Cuzen Matcha Maker
Five and a half years ago, my doctor advised me to stop drinking coffee, which at the time was akin to her asking me to stop drinking water. I knew about matcha vaguely, but when I could no longer have coffee, I turned to my favorite kind of green drink, and I have had a matcha every single morning since. I genuinely love the taste and am very particular when it comes to my matcha. The quality of the tea has to be perfect, as does the milk ratio. It can't be too bitter, and it definitely can't be too sweet.
I used to treat myself to a matcha most mornings, but since the pandemic, I've been making my special drink (a cross between a latte and an Americano) every morning. It's thoroughly enjoyable to drink, but the whisking of the matcha is a process. Enter the Cuzen Matcha System ($369). It's been named one of the best inventions of 2020 by Time Magazine, and I got to see if it lives up to the hype.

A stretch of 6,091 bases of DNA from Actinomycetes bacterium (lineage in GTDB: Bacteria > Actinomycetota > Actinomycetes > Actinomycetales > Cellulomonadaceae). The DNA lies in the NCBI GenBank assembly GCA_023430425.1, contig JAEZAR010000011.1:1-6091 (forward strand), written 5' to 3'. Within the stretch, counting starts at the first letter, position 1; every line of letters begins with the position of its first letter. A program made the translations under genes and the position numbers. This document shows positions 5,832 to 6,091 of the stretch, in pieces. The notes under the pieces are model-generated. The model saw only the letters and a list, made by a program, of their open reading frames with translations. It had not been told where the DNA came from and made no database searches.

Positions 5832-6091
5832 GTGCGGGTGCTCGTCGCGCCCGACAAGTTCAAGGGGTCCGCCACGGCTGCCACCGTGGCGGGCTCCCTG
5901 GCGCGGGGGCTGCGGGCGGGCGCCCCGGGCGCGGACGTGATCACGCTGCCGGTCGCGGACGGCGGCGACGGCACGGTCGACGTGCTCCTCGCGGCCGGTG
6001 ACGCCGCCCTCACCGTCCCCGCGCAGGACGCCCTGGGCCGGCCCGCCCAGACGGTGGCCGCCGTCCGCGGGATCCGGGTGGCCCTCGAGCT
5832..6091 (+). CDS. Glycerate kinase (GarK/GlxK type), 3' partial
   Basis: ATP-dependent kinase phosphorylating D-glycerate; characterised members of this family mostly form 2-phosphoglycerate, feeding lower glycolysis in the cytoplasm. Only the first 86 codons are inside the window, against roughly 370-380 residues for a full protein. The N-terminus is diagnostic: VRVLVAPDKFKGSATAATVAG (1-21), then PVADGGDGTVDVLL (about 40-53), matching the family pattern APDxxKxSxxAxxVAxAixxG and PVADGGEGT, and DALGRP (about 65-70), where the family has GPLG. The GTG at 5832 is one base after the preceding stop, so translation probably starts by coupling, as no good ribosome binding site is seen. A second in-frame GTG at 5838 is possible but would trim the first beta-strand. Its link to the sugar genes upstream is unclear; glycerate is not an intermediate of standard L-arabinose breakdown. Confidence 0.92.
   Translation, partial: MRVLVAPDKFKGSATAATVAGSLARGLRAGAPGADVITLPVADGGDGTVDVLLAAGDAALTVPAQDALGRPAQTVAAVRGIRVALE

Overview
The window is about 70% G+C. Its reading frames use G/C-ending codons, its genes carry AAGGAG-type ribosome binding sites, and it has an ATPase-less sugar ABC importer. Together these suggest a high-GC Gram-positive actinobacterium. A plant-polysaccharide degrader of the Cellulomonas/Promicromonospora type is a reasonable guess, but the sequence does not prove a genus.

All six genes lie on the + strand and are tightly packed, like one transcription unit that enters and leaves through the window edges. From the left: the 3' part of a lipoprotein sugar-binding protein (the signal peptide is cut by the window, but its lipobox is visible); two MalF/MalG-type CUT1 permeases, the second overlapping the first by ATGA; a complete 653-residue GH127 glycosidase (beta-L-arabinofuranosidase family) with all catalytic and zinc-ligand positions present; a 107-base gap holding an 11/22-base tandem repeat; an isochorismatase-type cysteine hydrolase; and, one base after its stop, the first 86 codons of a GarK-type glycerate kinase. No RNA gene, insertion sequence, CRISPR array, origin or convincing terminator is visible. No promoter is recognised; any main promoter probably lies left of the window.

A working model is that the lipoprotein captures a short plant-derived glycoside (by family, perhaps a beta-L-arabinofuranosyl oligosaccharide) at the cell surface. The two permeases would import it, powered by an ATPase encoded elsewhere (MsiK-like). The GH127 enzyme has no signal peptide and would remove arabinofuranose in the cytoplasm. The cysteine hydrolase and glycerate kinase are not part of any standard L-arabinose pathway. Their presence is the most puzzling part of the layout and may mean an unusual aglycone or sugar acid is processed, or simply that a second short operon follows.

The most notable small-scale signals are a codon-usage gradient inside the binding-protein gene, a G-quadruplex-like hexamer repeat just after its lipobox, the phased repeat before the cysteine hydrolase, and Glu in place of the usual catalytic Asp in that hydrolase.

As someone who watches the Nespresso machine turn on every morning with envy, it feels amazing to not have to whisk the matcha myself.
The machine comes with matcha leaves, and it grinds them up into a powder, which is then whisked with water to create a shot of matcha. You can pour this shot into whatever drink you like, whether that's an Americano, latte, or even a lemonade. You can also choose your desired strength, creating your dream matcha. I'm a seasoned matcha drinker, so I always go with the strongest option. As someone who watches the Nespresso machine turn on every morning with envy, it feels amazing to not have to whisk the matcha myself. Plus, the machine is gorgeous.
The only issue I've run into with this machine is the cleaning. They have a bunch of videos you can watch on the site, which I did not do, so you'll likely have an easier time that I did. Ironically, as I was testing this out, I was listening to the Armchair Expert podcast, in which Dax Shepard, Monica Padman, and Carey Mulligan were all talking about the new matcha machine that Dax and Monica were obsessed with. As they continued to describe it, I knew it was the Cuzen machine, and if it's good enough for Dax and Monica, it's good enough for me.